Approved plan called for the construction of a new display building that resembled a generator building located on site from 1894-1940s.

Plans for a New Fresnel Lens Display Building

An environmental assessment and assessment of effect for the proposed construction of a building to display the Fire Island Light Station's original first order Fresnel lens was available for public review in early 2007.

After a period of public review and comment, a Finding of No Significant Impact was signed in August 2007, paving the way for planning and fundraising to create a new home for first light used at the Fire Island Lighthouse.

 

In 2008-09, plans for the new historically-compatible building were fine-tuned as archeological surveys were conducted and permits were completed. During the summer of 2009, the boathouse was relocated close to its original location north of the Lighthouse, making way for construction of the lens display building.

The lens display building is constructed over the foundation of the former power generation building that stood at the site from 1894 to the late 1940s. Since the mid-1950s, the boathouse had been sitting on this foundation. The new building will offer enhanced visitor experiences, providing a fuller understanding of the technological changes in visible aids to navigation from the 1850s to the present and additional opportunities to interpret the history and significance of the Fire Island Light Station.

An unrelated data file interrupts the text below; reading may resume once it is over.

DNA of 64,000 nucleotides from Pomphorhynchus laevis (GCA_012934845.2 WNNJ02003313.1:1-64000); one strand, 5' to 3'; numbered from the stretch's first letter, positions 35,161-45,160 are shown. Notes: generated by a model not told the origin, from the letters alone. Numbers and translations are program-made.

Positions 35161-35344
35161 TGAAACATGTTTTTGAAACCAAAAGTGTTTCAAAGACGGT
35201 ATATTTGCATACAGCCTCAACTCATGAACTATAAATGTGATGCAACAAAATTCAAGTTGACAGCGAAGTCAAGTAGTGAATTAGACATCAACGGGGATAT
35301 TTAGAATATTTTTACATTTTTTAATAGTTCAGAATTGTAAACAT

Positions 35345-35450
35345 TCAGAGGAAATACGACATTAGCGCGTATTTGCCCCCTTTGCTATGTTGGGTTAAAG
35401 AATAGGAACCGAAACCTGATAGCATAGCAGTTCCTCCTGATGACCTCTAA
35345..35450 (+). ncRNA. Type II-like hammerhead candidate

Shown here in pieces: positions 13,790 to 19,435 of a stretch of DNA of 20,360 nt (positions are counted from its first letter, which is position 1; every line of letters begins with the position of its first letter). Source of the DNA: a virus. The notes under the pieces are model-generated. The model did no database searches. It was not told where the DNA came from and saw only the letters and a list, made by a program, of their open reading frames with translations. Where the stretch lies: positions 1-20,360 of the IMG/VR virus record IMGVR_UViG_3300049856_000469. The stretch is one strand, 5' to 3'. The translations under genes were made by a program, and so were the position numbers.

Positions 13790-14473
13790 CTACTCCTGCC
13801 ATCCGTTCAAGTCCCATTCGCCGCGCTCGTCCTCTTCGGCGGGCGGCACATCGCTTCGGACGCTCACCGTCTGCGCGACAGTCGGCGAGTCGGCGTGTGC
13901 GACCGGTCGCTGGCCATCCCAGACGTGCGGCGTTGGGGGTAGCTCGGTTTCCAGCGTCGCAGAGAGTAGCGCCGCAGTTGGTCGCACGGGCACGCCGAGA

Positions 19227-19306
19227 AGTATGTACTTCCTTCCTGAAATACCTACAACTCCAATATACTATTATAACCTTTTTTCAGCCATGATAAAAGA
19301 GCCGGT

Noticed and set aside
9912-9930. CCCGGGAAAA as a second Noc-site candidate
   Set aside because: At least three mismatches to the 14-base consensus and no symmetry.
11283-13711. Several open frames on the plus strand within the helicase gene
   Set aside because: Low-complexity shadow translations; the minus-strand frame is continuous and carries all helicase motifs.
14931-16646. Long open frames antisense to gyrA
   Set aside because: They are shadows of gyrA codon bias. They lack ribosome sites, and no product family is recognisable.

FILPS began in 2007 to raise money for the planning, design, and construction of the project, which was expected to cost approximately $500,000 for the building alone. As part of the fundraising effort FILPS was successful in obtaining a New York State grant to assist in construction of the new lens display building. Donated funds, labor and in-kind services will make up the rest. Groundbreaking began in July 2010, and by September 20, 2010, a topping-off celebration was held.

As the building was taking shape, so was the lens.

In 2009-10, FINS received $369,322 from American Recovery and Reinvestment Act (Recovery Act) funding for the conservation, reassembly and installation of the Fresnel lens. The NPS awarded a contract in 2010 to MACTEC Engineering and Consulting, Inc., from Portland, Maine, for the lens restoration.

 

Learn More

History of Fire Island

History of the Fire Island Lighthouse
Fire Island Lighthouse Preservation Society

The Fire Island Light Station was listed on the National Register of Historic Places on September 11, 1981.

See Cultural Landscapes Inventory for Fire Island Light Station, 2004

Did You Know?

The uppermost level of a long bridge sloping down to the island is covered by a string of cars and vans.

You may drive to either end of Fire Island, and walk to Fire Island National Seashore from either Robert Moses State Park or Smith Point County Park. You should anticipate long lines of traffic on warm, sunny weekend days. More...